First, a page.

Two expansions ago, with 2016’s Legion, high-level and endgame World of Warcraft underwent a big change. Legion introduced Artifact weapons for each class specialisation that could be infinitely powered up and used to further customise each specialisation’s playstyle. All told, it was a net positive, dovetailing well with some of the expansion’s other innovations – such as the repeatable, rotating World Quests – to open long-term endgame progression to a wider variety of players than just the raiding hardcore. WOW became a game you could pleasurably grind away at and advance your character without feeling funnelled towards more and more challenging group content in the quest for elusive loot drops. (It became a lot more like Diablo in that respect – coincidentally or not, current WOW production director John Hight also served as the production director on Diablo 3’s excellent console version and Reaper of Souls expansion.)
However, layered-on, limitless endgame progression systems of this sort come with problems. They can feel aimless or overwhelming, or both, and sometimes players can end up feeling more boxed in than liberated by them. That’s what happened when Blizzard tried to build on the Artifact system in 2018’s Battle for Azeroth. Its linked twin systems of Azerite armour pieces that can be powered up and Essences that grant new abilities felt fussy and overdeveloped, adding complication and huge grind without also adding anything particularly distinctive to your spec. The WOW community loves to complain about them.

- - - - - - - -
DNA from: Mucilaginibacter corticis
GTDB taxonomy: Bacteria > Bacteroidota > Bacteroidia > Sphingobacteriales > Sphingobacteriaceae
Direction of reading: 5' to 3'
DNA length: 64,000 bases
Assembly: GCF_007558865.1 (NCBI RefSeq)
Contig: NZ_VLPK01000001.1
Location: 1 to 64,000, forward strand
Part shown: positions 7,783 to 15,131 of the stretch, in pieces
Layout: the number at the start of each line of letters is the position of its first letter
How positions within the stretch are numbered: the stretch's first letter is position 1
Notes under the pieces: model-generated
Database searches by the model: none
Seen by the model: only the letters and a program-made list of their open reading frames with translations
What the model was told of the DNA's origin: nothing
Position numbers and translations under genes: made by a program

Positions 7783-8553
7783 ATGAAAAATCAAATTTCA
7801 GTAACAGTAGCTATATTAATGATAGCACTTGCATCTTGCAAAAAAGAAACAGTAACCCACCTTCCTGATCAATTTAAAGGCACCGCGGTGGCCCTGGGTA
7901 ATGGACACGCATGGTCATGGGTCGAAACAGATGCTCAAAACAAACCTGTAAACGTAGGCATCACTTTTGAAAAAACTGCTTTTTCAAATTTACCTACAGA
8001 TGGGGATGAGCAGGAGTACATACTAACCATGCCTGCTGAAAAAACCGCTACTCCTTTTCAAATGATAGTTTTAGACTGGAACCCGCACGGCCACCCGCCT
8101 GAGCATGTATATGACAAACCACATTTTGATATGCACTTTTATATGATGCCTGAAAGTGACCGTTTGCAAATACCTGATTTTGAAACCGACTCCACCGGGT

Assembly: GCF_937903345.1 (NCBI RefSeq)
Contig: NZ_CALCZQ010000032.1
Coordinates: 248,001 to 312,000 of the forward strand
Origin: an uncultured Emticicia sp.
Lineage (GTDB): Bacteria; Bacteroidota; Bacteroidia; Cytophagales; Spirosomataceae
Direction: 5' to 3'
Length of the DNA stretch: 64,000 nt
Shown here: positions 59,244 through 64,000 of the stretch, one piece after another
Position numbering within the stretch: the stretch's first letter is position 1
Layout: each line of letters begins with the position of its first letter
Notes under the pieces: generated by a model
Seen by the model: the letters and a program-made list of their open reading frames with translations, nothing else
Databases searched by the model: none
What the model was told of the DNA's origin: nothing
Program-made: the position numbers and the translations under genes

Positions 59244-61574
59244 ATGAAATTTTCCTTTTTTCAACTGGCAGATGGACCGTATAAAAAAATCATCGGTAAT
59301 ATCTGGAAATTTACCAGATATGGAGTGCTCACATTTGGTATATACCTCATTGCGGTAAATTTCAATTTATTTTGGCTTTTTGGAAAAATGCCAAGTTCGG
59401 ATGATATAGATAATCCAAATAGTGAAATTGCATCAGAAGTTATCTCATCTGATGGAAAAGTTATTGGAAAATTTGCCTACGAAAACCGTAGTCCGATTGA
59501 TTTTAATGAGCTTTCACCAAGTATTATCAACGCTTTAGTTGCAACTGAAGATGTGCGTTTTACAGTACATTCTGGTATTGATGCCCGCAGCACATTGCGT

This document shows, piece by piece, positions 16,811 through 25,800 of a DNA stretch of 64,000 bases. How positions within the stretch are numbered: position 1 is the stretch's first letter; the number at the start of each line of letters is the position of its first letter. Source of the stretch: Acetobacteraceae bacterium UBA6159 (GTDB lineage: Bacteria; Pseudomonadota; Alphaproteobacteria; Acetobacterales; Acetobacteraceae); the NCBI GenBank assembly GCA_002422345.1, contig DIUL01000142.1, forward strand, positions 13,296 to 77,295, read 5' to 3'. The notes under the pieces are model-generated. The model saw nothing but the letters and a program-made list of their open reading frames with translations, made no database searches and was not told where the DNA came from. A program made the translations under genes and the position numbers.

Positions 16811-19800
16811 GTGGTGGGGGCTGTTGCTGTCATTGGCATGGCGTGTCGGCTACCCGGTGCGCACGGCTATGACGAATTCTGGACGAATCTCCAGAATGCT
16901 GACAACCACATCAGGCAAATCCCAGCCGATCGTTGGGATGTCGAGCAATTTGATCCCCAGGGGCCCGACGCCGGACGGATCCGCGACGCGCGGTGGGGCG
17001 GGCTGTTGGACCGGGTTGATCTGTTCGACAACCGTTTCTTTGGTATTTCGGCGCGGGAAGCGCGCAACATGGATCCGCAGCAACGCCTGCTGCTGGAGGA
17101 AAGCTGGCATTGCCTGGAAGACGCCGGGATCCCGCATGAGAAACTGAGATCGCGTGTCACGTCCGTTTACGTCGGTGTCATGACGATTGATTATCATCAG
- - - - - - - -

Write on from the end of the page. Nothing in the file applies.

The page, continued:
“We also heard similar feedback… and we agree,” says lead game designer Morgan Day with the slightest suggestion of a sigh. I’m talking to Day and Hight over Zoom ahead of the release of next week’s Shadowlands expansion, which the WOW team has been finishing while working from home.